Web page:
MasterCard 'Priceless Edge' Promotion Targets College Crowd

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MasterCard International has debuted the "Priceless Edge" college internship program to build its brand among college students.


The program will give 12 college students the chance to work on the production of "Music in High Places," a music series airing on MTV. Promotion for the program concludes April 23.


The promotion highlights a five-week online distance-learning course that teaches participants about artist relations, TV and concert production, TV distribution, technology and entertainment, entertainment law and entertainment marketing. The 12 students picked to work on the MTV series will be selected from those who complete the five-week course.


"College students are looking for something like this," said Elisa Romm, MasterCard's vice president of brand building for North America. "One of the hardest things is to get a meaningful internship."


Romm also said this is the first time MasterCard has tried such a promotion, which it is marketing online, in print, on radio and through www.pricelessedge.com.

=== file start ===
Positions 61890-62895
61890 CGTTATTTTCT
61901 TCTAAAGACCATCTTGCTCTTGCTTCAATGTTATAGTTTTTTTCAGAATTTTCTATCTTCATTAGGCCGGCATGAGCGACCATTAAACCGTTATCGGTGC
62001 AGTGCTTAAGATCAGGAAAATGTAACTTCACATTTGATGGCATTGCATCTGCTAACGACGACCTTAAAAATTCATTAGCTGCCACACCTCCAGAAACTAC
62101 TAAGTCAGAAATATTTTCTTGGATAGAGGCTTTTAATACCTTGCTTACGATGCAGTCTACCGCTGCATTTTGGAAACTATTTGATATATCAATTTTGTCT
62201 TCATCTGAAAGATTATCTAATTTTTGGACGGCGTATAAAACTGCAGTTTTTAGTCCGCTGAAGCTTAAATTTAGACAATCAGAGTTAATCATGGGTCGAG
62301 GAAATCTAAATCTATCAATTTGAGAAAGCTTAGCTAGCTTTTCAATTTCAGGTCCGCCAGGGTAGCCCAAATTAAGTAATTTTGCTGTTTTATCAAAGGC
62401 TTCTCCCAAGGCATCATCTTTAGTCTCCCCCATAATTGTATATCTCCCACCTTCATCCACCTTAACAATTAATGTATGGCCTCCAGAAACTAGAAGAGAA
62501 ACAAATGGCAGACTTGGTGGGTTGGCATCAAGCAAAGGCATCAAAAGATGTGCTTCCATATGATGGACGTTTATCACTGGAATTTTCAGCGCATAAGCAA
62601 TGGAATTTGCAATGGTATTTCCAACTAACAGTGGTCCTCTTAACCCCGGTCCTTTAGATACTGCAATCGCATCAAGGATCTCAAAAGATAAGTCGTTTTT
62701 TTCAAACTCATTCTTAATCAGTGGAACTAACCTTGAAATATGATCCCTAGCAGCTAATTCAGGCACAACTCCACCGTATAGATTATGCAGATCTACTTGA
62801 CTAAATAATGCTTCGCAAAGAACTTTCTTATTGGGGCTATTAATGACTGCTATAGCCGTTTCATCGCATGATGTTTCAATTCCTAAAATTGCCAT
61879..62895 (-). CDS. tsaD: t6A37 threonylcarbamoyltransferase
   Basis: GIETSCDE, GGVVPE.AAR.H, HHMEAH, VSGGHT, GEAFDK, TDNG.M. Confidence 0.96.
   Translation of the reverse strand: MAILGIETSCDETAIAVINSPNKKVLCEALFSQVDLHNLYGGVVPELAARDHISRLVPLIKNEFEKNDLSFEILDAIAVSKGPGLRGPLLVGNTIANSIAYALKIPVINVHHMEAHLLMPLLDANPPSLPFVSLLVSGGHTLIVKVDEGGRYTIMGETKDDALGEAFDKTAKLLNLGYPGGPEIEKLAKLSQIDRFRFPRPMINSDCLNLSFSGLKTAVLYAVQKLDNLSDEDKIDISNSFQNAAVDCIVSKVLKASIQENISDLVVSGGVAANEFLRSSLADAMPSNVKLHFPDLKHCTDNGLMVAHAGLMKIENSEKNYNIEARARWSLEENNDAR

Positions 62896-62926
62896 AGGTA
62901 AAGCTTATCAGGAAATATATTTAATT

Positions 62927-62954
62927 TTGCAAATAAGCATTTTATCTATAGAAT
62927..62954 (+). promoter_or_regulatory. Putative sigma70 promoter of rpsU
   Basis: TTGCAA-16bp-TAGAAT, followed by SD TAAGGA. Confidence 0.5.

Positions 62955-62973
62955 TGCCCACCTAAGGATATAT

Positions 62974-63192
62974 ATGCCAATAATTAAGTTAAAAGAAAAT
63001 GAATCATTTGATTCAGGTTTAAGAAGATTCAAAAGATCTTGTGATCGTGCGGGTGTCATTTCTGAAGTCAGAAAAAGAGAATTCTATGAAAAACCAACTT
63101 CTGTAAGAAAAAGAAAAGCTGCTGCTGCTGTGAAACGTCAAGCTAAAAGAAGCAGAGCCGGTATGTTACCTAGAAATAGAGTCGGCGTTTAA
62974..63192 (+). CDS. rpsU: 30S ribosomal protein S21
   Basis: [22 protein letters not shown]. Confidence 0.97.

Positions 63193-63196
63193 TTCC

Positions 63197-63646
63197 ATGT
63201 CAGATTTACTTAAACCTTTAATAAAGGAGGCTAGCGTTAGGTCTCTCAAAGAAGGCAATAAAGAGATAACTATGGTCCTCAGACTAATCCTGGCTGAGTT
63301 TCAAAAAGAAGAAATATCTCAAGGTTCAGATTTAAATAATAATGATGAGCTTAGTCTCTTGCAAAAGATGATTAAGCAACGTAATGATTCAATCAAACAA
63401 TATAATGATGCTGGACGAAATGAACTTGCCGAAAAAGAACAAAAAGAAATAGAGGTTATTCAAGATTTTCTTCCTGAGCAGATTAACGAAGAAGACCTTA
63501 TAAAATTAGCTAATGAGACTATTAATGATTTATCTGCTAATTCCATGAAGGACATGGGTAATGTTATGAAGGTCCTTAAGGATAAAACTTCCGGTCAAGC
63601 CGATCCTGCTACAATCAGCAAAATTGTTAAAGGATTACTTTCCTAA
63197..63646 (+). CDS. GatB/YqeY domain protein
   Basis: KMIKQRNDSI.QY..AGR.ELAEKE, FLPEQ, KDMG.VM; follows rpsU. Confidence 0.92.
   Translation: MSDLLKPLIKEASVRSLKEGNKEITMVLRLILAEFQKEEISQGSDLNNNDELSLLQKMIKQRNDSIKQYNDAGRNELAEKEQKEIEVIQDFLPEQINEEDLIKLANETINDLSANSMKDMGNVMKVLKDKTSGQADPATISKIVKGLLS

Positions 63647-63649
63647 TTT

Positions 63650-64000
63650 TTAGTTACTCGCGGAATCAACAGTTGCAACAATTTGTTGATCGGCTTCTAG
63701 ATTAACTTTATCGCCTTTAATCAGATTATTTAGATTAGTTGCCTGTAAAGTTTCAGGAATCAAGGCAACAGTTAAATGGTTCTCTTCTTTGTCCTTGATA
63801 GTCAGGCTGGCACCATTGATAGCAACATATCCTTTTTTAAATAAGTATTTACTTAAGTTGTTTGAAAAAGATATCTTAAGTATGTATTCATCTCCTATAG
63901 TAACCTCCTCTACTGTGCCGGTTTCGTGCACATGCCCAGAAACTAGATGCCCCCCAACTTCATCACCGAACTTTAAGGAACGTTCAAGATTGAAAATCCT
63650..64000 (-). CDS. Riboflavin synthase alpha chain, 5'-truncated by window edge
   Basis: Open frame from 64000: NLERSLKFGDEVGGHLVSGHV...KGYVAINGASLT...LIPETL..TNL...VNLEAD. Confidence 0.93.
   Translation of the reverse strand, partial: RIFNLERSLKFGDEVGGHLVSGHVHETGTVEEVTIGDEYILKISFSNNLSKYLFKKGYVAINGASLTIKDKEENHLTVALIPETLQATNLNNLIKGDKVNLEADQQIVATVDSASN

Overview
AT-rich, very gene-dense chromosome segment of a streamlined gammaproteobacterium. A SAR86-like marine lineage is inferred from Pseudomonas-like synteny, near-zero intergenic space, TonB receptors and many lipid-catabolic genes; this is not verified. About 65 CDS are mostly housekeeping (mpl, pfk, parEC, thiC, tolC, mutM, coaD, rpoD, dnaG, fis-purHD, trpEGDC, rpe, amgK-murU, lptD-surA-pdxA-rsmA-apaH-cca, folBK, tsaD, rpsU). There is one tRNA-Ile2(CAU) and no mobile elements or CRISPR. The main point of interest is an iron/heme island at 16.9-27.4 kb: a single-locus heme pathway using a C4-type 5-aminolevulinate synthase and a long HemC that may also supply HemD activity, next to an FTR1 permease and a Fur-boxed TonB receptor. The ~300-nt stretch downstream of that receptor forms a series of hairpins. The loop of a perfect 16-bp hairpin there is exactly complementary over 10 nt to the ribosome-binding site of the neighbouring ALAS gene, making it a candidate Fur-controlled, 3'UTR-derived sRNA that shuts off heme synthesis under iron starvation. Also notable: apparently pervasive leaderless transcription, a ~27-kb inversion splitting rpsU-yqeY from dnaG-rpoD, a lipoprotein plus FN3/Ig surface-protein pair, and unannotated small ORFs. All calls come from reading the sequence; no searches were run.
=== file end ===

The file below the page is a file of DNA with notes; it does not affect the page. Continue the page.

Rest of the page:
"There's no acquisition element to this," she said. "But there's a pretty good viral component. We haven't really done any one-to-one push." She noted that merely by word-of-mouth, the campaign is drawing recognition on college campuses nationwide.


So far, Romm said, the promotion is proving popular with its target audience. In its first three days, the "Priceless Edge" campaign garnered 1,000 applications through the sign-up form on www.pricelessedge.com.


"We've never done anything like this before," she said. "There's no offer, so we have no benchmark with anything done in the past."


MasterCard also is promoting the internship on entertainment and music Web sites with various-sized banners. The banners, which use Flash animation, link directly to the "Priceless Edge" Web site.


"The promotion is totally integrated into everything we do with the youth market," Romm said. "College-age students need to have a better opinion of credit card companies. Because of the media they have the wrong impression of credit card companies. But they are great users of credit cards."


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